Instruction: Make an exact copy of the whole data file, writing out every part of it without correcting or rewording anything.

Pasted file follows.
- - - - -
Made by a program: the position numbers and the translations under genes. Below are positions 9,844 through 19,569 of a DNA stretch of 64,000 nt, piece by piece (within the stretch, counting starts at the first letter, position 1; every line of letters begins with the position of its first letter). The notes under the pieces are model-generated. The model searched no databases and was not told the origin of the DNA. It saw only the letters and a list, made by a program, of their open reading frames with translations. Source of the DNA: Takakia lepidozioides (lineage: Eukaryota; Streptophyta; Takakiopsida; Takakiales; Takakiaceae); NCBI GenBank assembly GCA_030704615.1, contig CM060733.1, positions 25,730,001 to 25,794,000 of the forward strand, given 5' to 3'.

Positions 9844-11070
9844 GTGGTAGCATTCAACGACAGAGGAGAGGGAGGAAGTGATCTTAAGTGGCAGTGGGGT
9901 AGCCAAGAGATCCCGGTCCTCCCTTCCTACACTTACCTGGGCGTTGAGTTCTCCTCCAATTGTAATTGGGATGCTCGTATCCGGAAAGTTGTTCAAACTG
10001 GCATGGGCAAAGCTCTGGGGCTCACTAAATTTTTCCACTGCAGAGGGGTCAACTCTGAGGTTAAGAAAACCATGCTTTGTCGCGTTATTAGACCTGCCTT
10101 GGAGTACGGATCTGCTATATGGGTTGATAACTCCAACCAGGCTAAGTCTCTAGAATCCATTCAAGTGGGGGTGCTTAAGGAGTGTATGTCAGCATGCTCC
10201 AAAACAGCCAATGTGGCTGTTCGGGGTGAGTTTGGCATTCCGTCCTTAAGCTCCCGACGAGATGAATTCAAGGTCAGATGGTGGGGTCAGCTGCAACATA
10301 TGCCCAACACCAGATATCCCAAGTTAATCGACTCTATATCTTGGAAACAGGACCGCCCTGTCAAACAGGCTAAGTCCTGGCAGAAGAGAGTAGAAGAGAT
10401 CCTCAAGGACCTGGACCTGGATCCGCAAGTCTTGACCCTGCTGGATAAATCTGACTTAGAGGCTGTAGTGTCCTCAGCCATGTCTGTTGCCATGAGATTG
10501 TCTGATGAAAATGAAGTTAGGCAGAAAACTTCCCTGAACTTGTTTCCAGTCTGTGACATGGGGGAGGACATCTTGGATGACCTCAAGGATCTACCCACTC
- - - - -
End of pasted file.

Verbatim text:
Made by a program: the position numbers and the translations under genes. Below are positions 9,844 through 19,569 of a DNA stretch of 64,000 nt, piece by piece (within the stretch, counting starts at the first letter, position 1; every line of letters begins with the position of its first letter). The notes under the pieces are model-generated. The model searched no databases and was not told the origin of the DNA. It saw only the letters and a list, made by a program, of their open reading frames with translations. Source of the DNA: Takakia lepidozioides (lineage: Eukaryota; Streptophyta; Takakiopsida; Takakiales; Takakiaceae); NCBI GenBank assembly GCA_030704615.1, contig CM060733.1, positions 25,730,001 to 25,794,000 of the forward strand, given 5' to 3'.

Positions 9844-11070
9844 GTGGTAGCATTCAACGACAGAGGAGAGGGAGGAAGTGATCTTAAGTGGCAGTGGGGT
9901 AGCCAAGAGATCCCGGTCCTCCCTTCCTACACTTACCTGGGCGTTGAGTTCTCCTCCAATTGTAATTGGGATGCTCGTATCCGGAAAGTTGTTCAAACTG
10001 GCATGGGCAAAGCTCTGGGGCTCACTAAATTTTTCCACTGCAGAGGGGTCAACTCTGAGGTTAAGAAAACCATGCTTTGTCGCGTTATTAGACCTGCCTT
10101 GGAGTACGGATCTGCTATATGGGTTGATAACTCCAACCAGGCTAAGTCTCTAGAATCCATTCAAGTGGGGGTGCTTAAGGAGTGTATGTCAGCATGCTCC
10201 AAAACAGCCAATGTGGCTGTTCGGGGTGAGTTTGGCATTCCGTCCTTAAGCTCCCGACGAGATGAATTCAAGGTCAGATGGTGGGGTCAGCTGCAACATA
10301 TGCCCAACACCAGATATCCCAAGTTAATCGACTCTATATCTTGGAAACAGGACCGCCCTGTCAAACAGGCTAAGTCCTGGCAGAAGAGAGTAGAAGAGAT
10401 CCTCAAGGACCTGGACCTGGATCCGCAAGTCTTGACCCTGCTGGATAAATCTGACTTAGAGGCTGTAGTGTCCTCAGCCATGTCTGTTGCCATGAGATTG
10501 TCTGATGAAAATGAAGTTAGGCAGAAAACTTCCCTGAACTTGTTTCCAGTCTGTGACATGGGGGAGGACATCTTGGATGACCTCAAGGATCTACCCACTC